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Aboh, Enoch O.
Universal Multilingualism: Contact, Acquisition, and Change
As our world grows smaller, and individuals become more mobile thanks to advances in communication and transportation systems, multilingualism has become prominent in both scientific and popular debates. In the past decades, an interesting development in the field has been to measure the cognitive advantages of multilingualism. While such studies are very relevant to understanding consequences of multilingualism on cognition and on the structure of the brain, they contribute to perpetuate the traditional assumption that monolingualism is the default.
Bakker, Peter.
The Birth of New Languages In Multilingual Situations
In situations of multilingualism, new languages can emerge. First, when people meet who have no language in common, a new language may be created by them in order to facilitate communication. These can lead to the development of primitive jargons, more elaborate pidgins, or complex pidgincreoles (full-fledge languages, ostensibly developed from a pidgin) and creoles.

Höder, Steffen.
A Constructionist View on Multilingual Words: Language as an Inflectional Category?

 Diasystematic Construction Grammar, a usage-based constructionist approach to language contact phenomena, is built around the central insight that there are no language boundaries within the constructicon. This talk focuses on the constructional organization of multilingual knowledge at the word level and below.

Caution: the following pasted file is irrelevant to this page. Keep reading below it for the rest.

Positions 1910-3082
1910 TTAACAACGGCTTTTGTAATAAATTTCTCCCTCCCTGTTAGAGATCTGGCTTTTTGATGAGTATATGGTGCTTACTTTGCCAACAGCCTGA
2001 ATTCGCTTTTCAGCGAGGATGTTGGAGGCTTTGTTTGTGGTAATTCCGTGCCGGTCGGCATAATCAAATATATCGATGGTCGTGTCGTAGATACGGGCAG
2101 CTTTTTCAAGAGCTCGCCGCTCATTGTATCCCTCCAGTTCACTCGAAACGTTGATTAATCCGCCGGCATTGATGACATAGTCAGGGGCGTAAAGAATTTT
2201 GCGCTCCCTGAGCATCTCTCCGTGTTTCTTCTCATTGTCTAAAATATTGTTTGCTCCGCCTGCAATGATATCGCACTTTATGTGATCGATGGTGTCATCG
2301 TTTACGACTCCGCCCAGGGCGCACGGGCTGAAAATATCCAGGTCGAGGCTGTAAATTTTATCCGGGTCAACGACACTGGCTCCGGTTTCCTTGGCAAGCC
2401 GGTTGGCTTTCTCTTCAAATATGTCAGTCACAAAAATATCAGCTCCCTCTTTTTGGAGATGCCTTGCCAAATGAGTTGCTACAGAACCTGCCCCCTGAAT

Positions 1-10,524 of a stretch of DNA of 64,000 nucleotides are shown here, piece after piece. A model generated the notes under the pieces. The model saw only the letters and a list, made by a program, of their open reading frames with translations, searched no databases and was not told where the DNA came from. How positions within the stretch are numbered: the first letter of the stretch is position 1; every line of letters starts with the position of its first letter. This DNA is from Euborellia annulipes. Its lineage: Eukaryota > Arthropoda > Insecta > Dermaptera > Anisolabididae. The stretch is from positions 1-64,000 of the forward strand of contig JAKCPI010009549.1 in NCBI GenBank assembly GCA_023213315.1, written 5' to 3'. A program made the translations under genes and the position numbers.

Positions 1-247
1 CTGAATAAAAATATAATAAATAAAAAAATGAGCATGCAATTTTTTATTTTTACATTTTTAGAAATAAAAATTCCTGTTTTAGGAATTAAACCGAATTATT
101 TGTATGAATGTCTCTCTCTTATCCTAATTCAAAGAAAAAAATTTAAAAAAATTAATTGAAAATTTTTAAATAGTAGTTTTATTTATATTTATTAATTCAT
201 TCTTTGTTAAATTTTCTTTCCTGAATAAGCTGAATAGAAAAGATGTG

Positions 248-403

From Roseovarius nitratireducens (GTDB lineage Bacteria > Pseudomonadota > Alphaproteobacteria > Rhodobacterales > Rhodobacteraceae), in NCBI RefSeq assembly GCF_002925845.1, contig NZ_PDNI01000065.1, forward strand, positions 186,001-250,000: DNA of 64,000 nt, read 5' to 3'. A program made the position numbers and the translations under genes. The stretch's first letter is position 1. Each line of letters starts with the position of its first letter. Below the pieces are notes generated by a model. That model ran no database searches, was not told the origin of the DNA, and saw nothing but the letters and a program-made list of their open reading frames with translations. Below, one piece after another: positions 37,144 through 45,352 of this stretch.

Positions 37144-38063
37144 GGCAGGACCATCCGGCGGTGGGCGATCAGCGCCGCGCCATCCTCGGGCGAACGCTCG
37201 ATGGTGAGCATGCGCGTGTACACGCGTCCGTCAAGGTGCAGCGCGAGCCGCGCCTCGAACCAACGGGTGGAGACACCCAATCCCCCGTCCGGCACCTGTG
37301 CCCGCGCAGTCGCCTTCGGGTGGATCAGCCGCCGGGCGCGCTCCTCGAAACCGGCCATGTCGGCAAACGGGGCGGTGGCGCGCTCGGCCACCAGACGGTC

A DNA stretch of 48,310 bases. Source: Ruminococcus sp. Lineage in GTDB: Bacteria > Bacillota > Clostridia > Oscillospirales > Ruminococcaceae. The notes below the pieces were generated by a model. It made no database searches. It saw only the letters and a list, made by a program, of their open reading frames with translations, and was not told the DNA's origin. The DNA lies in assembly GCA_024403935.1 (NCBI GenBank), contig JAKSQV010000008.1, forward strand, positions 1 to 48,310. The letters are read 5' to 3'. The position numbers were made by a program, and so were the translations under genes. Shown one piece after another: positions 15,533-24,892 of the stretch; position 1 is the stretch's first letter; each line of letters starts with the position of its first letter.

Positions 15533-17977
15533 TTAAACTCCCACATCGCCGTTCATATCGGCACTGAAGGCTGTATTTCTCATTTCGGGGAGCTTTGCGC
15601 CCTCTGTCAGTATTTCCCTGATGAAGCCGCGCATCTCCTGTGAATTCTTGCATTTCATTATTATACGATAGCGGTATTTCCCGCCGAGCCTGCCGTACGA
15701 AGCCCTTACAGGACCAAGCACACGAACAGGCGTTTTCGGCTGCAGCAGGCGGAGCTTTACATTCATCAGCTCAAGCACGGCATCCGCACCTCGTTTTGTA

Joseph, John E.
The Geographical and Cognitive Mapping of Multilingualism
Talk by John E. Joseph in English on the geographical and cognitive mapping of multilingualism and identity.
Makoni, Sinfree.
Southern Multilingualisms: Toward Decolonizing the Sociolinguistics of Africa
Contemporary sociolinguistic scholarship takes it as axiomatic that the world is multilingual. The conceptual shift toward multilingualism has not been predicated on any prior philosophical analysis of the 'natures' of language ( Hauck & Heurich 2018) or any systematic enquiry into the questions of which type of, and whose, multilingualisms with which we are dealing. There are two emerging trends in sociolinguistics, but neither addresses the epistemologies and indigenous ontologies of language that are necessary in an analysis of multilingualisms. 

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